Intracorporeal Sutures

Suturing under laparoscopic conditions also produces other influences on the choice of suture materials. Surgical knots must hold and the choice of a woven or monofilament, absorbable versus nonabsorbable suture must be carefully chosen with this constraint foremost. For urological applications, intracorporeal suturing with plain or chromic gut and polydioxanone has advantage of allowing secure half hitch throws. Unfortunately, the coloring of each of these suture materials is such that if blood is present at the laceration site, specifying the ends, crucial for the orchestrated movements already discussed, becomes impossible. Blood has a tendency to adhere to these suture materials and strict attention to hemostasis is warranted. In addition, the coloration absorbs the light in all these materials except for the blue PDS™ (157). Because multiple untied sutures are placed but not tied as is required for complex end-to-end anastomoses, swage and tail ends become indistinct (Fig. 32; left). Brightly colored, optically fluorescent colors are required to overcome this problem. Currently, dye materials that have been investigated to enhance visibility when exposed to xenon light have also demonstrated carcinogenic properties. Despite this, colors most efficacious for laparoscopic suturing include pink, yellow, green, and purple (Fig. 32; right) (151).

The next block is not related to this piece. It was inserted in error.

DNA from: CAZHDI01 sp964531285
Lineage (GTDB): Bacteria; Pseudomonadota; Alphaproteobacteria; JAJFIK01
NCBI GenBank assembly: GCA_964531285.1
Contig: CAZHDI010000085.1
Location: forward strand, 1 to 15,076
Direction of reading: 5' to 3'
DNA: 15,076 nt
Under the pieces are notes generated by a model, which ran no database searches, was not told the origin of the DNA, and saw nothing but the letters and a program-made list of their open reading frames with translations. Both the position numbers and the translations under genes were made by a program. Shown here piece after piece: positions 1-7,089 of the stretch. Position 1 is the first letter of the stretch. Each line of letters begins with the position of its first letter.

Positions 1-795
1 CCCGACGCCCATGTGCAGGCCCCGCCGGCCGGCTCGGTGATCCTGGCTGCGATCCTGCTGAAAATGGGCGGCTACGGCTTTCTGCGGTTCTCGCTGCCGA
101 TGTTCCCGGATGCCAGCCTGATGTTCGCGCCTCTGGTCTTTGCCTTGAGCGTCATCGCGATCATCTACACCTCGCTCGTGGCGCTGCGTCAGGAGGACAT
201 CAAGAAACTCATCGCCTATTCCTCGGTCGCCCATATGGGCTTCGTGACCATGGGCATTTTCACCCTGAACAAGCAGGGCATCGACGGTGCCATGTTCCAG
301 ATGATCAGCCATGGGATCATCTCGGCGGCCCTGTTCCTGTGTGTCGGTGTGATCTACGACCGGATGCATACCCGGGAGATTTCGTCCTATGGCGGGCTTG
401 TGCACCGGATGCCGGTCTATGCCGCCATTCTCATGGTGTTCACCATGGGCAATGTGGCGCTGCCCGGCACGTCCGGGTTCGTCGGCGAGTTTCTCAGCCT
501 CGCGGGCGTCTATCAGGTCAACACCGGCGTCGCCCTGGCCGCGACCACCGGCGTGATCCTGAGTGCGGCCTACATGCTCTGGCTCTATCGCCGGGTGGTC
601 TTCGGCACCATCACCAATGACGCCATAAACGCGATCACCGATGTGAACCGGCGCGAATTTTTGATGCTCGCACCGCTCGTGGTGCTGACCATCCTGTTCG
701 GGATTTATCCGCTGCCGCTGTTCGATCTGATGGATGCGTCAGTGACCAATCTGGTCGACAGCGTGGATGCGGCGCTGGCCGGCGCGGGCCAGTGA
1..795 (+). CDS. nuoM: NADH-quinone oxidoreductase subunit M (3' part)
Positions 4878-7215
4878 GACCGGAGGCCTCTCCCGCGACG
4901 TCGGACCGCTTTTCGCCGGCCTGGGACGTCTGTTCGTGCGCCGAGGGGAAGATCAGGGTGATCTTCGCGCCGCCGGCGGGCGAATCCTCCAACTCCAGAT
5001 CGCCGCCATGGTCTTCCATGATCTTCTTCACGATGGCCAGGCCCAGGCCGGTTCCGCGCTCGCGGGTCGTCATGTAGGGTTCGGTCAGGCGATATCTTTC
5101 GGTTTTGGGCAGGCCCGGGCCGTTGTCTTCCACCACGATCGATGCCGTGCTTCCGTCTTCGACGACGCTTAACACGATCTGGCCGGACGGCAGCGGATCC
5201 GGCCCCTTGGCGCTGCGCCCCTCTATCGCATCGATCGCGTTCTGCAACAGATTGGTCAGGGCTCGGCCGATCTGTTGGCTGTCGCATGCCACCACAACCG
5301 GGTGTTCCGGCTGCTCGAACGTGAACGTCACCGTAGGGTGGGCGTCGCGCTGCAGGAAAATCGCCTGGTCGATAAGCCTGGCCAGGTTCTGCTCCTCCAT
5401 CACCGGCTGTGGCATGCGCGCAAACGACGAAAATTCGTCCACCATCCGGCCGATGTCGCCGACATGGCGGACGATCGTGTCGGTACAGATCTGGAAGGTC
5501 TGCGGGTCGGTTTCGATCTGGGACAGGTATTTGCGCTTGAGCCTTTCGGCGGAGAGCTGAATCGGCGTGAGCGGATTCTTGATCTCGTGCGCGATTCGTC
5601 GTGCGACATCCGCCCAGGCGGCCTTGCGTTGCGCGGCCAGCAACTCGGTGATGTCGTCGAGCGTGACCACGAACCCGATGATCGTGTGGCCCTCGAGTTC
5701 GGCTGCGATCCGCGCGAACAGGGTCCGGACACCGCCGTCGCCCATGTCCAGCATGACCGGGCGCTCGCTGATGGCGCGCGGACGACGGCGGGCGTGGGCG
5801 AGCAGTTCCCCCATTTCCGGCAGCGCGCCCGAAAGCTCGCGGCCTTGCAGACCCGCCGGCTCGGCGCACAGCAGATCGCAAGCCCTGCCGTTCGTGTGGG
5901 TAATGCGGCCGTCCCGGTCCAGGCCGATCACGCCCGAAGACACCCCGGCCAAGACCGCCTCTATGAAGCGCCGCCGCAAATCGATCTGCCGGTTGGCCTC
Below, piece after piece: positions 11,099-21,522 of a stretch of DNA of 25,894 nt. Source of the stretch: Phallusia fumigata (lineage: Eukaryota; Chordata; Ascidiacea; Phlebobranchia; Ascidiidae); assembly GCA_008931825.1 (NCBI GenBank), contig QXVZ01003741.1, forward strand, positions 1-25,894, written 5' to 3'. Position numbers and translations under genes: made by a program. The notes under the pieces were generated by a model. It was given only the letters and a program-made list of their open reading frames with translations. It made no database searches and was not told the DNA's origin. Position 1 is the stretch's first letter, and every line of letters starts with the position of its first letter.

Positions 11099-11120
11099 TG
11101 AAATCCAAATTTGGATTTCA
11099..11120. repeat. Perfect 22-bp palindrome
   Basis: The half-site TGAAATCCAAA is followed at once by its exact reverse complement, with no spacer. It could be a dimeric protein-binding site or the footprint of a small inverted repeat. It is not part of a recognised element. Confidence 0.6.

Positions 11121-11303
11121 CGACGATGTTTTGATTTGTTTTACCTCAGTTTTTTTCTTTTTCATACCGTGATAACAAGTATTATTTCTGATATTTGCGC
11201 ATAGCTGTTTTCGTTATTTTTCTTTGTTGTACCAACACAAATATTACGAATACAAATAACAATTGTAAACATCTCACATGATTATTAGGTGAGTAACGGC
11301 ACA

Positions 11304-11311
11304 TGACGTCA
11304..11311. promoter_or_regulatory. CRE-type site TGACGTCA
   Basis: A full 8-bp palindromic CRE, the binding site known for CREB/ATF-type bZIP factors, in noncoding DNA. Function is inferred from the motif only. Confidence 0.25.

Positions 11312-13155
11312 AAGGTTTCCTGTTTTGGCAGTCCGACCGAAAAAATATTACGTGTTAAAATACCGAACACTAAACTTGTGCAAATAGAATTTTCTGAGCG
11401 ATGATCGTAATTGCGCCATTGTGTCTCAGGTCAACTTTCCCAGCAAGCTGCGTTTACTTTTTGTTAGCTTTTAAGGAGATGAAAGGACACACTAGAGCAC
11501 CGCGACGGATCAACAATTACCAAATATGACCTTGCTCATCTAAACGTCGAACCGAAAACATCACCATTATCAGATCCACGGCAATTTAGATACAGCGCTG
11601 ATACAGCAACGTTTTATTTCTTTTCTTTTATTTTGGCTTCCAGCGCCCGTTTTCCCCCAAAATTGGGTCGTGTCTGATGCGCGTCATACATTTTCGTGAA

The next problem for intracorporeal suturing is introducing the correct length of suture material. Available endoscopic suture materials that come prepackaged have no conception as to the requirements of the surgeon for the given task. Therefore, the sutures are often long (greater than 80 cm). For a simple stitch, the length required should be no more than 13 cm for a surface knot or 15 cm for deep stitches (158). Running sutures are more difficult to approximate, but as previously mentioned, a rule-of-thumb is to utilize approximately twice the length of the incision (159). Keeping the length to the minimum required results in less surgical frustration in manipulating long tail segments.

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